Experiment Proposal: TRENDY v13

Experiment title :bell:: TRENDY v13

Summary :bell::

The plan is to contribute to the this year’s TRENDY-MIP (v13), which is part of the annual carbon budget assessment of the Global Carbon Project. It will use the CABLE-POP model. The whole setup as well as the results will be available for the CABLE and ACCESS communities.

Scientific motivation:

The model simulations will form part of an ensemble of DGVMs and TBMs that are used to assess the magnitude of the terrestrial carbon sink and its response to changes in climate, CO2 and land use.

Experiment Name :bell:: TRENDYv13

People :bell:: Juergen Knauer


Configuration: branch CABLE-POP_TRENDY on github.

Initial conditions: The model will use CRUJRA climate data (available by end of June), LUH2 data on land use change and use the existing spinup process, starting at zero biomass.

Run plan: The experiment consists of 4 factorial runs. Runs comprise a spinup period and main simulations from 1700 - 2023.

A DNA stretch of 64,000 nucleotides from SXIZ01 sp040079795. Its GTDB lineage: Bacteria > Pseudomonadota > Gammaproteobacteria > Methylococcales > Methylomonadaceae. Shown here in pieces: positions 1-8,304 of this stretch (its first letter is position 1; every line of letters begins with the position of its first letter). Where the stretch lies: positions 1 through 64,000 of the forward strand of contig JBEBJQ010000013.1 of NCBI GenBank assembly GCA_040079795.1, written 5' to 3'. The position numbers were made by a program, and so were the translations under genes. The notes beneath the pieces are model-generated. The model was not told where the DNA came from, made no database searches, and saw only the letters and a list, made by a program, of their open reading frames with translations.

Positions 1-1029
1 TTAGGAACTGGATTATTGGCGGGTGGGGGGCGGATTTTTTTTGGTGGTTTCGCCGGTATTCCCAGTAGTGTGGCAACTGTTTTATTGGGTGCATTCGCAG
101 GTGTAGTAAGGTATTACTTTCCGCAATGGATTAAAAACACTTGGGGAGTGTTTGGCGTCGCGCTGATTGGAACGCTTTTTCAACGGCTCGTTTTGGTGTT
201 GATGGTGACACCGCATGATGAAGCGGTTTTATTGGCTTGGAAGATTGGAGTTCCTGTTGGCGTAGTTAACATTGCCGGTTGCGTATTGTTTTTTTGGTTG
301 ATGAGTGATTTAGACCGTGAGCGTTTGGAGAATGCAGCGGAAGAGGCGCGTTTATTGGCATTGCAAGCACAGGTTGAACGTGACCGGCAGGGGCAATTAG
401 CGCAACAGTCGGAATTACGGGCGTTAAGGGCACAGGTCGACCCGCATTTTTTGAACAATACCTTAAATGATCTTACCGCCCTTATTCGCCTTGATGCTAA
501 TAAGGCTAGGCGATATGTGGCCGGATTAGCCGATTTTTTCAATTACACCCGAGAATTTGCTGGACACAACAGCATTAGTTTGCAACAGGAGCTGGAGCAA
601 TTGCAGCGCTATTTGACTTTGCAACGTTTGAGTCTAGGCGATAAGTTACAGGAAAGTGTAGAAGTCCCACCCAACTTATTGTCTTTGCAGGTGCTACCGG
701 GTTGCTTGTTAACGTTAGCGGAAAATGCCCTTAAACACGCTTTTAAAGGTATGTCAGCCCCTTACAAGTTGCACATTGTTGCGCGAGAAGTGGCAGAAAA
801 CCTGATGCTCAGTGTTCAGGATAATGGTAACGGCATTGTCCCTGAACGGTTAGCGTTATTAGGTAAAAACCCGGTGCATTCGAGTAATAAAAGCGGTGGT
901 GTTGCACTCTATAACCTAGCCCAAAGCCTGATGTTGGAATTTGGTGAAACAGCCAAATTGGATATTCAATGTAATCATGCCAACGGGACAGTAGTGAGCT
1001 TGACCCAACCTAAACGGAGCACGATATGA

Simulation details: Processing of input data will start end of June. Simulations will be performed end of July and beginning of August. Deadline for submission is end of August.

Total KSUs required :bell:: 120 kSUs (min. 90 kSUs)

Total storage required :bell:: 10TB (only needed for Q3/2024). Final results can be stored in other locations, which will need to be discussed.

Outputs: location will be added here once experiments started
Restarts: location will be added here once experiments started
Related articles: Friedlingstein, P., O’Sullivan, M., Jones, M. W., Andrew, R. M., Bakker, D. C. E., Hauck, J., Landschützer, P., Le Quéré, C., Luijkx, I. T., Peters, et al. (2023): Global Carbon Budget 2023. Earth System Science Data 15, 5301-5369, ESSD - Global Carbon Budget 2023.


Results from factorial CABLE-POP simulations submitted to the Global Carbon Budget in 2022. Shown is global net biome productivity (NBP, a measure of land carbon uptake) from the three main runs (S1-S3) over the last 60 years. Positive values indicate a net carbon uptake by land. The figure shows strong contributions of atmospheric CO2 to the trend in the land carbon sink over this time period (simulation S1). Climate (mostly temperature and precipitation) add variability to the trend (simulation S2), whereas land use change reduces the carbon sink globally (simulation S3).


The TRENDY project is part of the annual global carbon assessment effort, which is published in Earth System Science Data or a similar journal end of this year. Results will also be freely available to the community and can be used for model benchmarking and follow-up scientific analyses.

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